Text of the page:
How to take action over low-quality building work

What action can you take when you have a building dispute with a rogue trader? DAS Law’s Bethan Mack takes a look at some important basics.

23rd October 2019

Problems can arise at any time when you’re having work done on your home. While it should not be too difficult to set things right if you are dealing with an honest builder – see our section on home improvement complaints for more on this – there are some who seem to be only out there to extract money from hardworking homeowners and do not care about the quality of their work. These are often referred to as rogue traders or cowboy builders.

Spotting a rogue trader

The best way to deal with rogue traders is not to get involved with them in the first place. Of course, this isn’t always possible, but there are a number of warning signs that could tip you off to the fact that a builder should not be trusted.

Be wary of a builder who:

1. Refuses to give you their details, or gives false details

If they won’t tell you anything about their business or provide you with contact details, they may be intentionally making it difficult to get in touch with them. Also, if they refuse to provide any references, they could be hiding something.

Another warning sign is if they claim to be working for a particular company or belong to a particular trade association when this is not the case. For this reason, it is worth checking up on this if they claim to be associated with a company or organisation – many people will just take rogue traders at their word when they make such claims.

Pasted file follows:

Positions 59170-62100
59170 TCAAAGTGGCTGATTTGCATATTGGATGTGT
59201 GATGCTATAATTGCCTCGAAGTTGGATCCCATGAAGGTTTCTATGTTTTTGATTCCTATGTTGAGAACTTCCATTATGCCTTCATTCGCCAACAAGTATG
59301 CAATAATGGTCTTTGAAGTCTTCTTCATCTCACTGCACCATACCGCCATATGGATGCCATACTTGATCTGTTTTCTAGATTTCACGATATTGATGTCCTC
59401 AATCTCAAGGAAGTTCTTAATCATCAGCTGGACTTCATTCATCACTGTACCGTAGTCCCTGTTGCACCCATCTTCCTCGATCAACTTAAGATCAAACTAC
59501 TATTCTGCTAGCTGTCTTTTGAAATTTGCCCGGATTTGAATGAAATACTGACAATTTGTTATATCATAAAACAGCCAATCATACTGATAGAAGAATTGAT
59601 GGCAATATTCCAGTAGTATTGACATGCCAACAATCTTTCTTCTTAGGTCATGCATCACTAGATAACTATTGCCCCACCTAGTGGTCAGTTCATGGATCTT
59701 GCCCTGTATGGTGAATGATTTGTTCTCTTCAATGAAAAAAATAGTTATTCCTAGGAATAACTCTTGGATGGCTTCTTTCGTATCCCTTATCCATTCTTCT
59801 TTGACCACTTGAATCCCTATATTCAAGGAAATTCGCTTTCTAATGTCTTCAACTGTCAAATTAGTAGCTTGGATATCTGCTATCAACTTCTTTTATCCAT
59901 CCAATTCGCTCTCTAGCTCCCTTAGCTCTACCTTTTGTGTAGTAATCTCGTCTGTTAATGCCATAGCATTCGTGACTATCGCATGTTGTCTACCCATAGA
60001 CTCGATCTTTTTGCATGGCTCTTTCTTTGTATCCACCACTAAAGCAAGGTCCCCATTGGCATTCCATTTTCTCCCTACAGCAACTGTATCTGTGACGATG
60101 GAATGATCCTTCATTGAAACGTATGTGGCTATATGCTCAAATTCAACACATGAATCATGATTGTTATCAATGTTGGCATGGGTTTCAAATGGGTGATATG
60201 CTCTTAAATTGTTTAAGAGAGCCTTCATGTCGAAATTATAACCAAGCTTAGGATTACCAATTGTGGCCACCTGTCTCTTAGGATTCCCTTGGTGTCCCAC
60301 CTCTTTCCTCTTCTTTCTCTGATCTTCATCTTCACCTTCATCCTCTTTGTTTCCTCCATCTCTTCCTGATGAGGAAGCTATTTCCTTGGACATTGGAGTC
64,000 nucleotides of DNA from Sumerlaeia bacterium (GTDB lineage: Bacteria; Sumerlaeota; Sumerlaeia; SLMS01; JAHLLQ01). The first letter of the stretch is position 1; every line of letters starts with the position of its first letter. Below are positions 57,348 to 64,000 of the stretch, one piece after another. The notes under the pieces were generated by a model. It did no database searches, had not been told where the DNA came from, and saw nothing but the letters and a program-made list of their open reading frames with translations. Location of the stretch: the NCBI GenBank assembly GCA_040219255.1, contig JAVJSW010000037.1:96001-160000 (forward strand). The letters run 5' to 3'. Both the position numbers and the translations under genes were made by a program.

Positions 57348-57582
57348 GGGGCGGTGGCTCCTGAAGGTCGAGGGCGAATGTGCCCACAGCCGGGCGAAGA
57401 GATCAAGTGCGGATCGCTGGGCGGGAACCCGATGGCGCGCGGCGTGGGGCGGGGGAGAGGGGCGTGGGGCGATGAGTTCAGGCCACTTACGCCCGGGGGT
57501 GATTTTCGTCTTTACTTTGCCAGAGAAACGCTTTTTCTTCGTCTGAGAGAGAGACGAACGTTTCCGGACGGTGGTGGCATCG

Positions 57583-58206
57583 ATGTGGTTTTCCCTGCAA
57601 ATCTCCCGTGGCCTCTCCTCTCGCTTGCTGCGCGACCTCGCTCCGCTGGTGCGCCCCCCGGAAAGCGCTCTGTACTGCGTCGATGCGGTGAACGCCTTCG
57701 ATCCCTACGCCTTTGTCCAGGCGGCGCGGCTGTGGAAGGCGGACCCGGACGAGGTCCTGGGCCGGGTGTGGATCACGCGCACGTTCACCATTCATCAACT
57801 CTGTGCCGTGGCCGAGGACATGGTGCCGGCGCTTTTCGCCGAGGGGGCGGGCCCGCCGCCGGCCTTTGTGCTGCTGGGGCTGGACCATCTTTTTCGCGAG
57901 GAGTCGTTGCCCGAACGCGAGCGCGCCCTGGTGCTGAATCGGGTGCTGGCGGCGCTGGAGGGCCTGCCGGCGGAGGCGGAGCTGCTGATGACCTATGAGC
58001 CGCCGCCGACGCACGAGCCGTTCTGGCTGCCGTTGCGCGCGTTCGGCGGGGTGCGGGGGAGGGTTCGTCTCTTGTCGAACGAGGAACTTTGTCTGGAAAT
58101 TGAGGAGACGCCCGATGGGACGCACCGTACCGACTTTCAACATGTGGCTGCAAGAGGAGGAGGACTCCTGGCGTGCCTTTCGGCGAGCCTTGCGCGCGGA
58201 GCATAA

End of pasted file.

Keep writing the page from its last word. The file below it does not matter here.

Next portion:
2. Doesn’t set out or follow plans

Any builder who refuses to offer or sign a contract should be avoided, as this could be a clear attempt to avoid the obligations that come with a legally binding contract. Also, if they won’t give you a written quote or estimate, it could mean that they plan to charge far more than originally suggested, or claim that they never agreed to do certain work.

3. Has questionable financial practices

Whilst it may go against your desire to get a good deal, beware of builders who offer quotes or estimates which are a lot lower than those of other builders. This may be because they have no intention of sticking to these numbers or even doing the work, or they may be extremely inexperienced and not even know how much the work would normally cost.

The same is true of builders who only accept cash or do not charge VAT when they should. While they may insist that you are both getting a good deal by doing this, you should consider that if they are unwilling to comply with their legal obligations to offer cheaper estimates to customers, they may just as happily rip you off if they get the opportunity.

4. Seems in a rush to begin the work.

Some rogue traders will sign up to do a lot of work in a particular area, start the jobs or complete them to a poor standard, then go somewhere else to avoid being tracked down by their victims.

Whilst it’s great to find a builder who can begin the work promptly, if you feel like they are hurrying you to agree to the work or desperate to start on it very quickly, this might be a hint that something is wrong.

Problems with a rogue trader